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Good travel manners make flying easier, faster

Thursday, November 21, 2013

Good travel manners make flying easier, faster

Individuals who are traveling on business are typically in a hurry. Their minds are focused, they often have complex itineraries and their deadlines are looming. As business travel plans unfold, however, it's easy for the corporate-minded to become easily agitated by everyone else. Rather than constantly sighing in frustration, Forbes reported that there are ways frequent corporate fliers can prevent themselves from becoming another angry stereotype.

Retaining poise on business trips helps the trip go faster
For instance, the source noted that it's just as easy to assist weary individuals as it is to ignore them. For instance, helping an elderly woman reach the luggage compartment will help diminish the amount of time it takes to walk down the crowded plane aisle for everyone. This random act of kindness will also help corporate fliers avoid having to make up for lost wait time in other ways later on.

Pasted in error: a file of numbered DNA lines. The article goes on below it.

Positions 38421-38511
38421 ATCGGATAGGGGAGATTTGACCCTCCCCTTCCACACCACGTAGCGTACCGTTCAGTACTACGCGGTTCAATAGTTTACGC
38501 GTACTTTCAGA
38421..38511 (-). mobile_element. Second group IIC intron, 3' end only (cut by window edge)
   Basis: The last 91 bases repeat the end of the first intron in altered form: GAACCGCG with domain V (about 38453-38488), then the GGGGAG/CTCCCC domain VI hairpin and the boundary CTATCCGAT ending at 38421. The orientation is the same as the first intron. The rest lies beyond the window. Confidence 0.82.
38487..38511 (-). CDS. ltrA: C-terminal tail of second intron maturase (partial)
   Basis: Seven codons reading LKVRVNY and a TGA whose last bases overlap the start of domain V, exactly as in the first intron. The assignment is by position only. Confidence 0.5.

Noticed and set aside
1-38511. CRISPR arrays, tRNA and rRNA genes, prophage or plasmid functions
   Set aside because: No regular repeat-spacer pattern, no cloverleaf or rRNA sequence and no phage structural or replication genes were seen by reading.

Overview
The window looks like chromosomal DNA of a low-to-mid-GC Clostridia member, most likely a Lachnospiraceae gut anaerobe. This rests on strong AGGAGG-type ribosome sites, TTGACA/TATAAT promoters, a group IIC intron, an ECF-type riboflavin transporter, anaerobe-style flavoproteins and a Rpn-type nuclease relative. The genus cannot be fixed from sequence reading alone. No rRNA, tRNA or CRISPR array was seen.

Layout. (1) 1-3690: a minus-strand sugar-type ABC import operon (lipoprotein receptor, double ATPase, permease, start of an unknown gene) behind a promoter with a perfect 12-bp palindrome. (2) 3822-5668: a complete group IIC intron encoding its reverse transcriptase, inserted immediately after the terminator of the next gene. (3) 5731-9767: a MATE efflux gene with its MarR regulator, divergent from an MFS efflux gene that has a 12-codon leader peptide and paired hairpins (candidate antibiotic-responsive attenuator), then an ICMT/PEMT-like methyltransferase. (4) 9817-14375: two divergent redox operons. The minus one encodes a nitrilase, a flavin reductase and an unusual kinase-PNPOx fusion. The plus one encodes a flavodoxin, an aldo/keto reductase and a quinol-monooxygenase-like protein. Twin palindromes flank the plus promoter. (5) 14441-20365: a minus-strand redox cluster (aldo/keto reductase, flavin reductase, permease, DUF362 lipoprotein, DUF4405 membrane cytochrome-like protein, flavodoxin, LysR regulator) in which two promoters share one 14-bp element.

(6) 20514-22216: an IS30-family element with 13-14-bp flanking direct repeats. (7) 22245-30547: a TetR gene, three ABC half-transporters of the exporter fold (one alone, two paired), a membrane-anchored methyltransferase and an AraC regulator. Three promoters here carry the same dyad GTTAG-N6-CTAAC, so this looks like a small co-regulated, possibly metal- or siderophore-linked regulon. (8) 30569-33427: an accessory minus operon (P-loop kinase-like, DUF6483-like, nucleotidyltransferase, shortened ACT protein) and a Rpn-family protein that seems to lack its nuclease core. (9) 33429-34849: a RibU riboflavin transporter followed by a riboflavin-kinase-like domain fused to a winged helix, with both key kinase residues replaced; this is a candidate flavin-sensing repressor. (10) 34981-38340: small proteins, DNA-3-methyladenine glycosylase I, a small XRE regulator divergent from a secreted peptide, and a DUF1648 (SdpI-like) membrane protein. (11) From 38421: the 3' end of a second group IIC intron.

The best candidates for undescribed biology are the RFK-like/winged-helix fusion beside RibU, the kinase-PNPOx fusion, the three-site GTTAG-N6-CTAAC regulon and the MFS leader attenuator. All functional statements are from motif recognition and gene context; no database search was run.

The source also encouraged travelers who are in a hurry to remember that everyone with a boarding pass will make their way their seats on time before the plane takes off. By waiting near the gate, after all, individuals are typically causing more delays by creating blockages with their luggage. Like in the above-mentioned example, helping fellow passengers with their bags can effectively speed up the boarding time for everyone. 

The source also described a behavior that assumes the businessperson's needs are greater than his or her fellow fliers'. Although few people agree with the rules most airlines enforce regarding active electronics, Forbes pointed out that individuals who poignantly flout these guidelines are typically responsible for delays in take off. Additionally, it's difficult to hear whomever's on the receiving end of a phone call as the engine whirs to life, so business travelers would have more success waiting until they're safely inside their corporate housing or serviced apartments before continuing the conversation. 

Young businesspeople more apt to fly

According to IMTJ, more companies are sending their employees away for business than ever before, citing increased competition and the savvy of young professionals as the reasons. As organizations leverage lengthy business trips for their staff members, it's essential that the travelers themselves are doing their part to remain conscientious of individuals sharing their surroundings. 

It's increasingly important for the retention of a positive reputation that enterprises send their very best employees abroad, as a positive attitude can be the difference between the success or failure in business.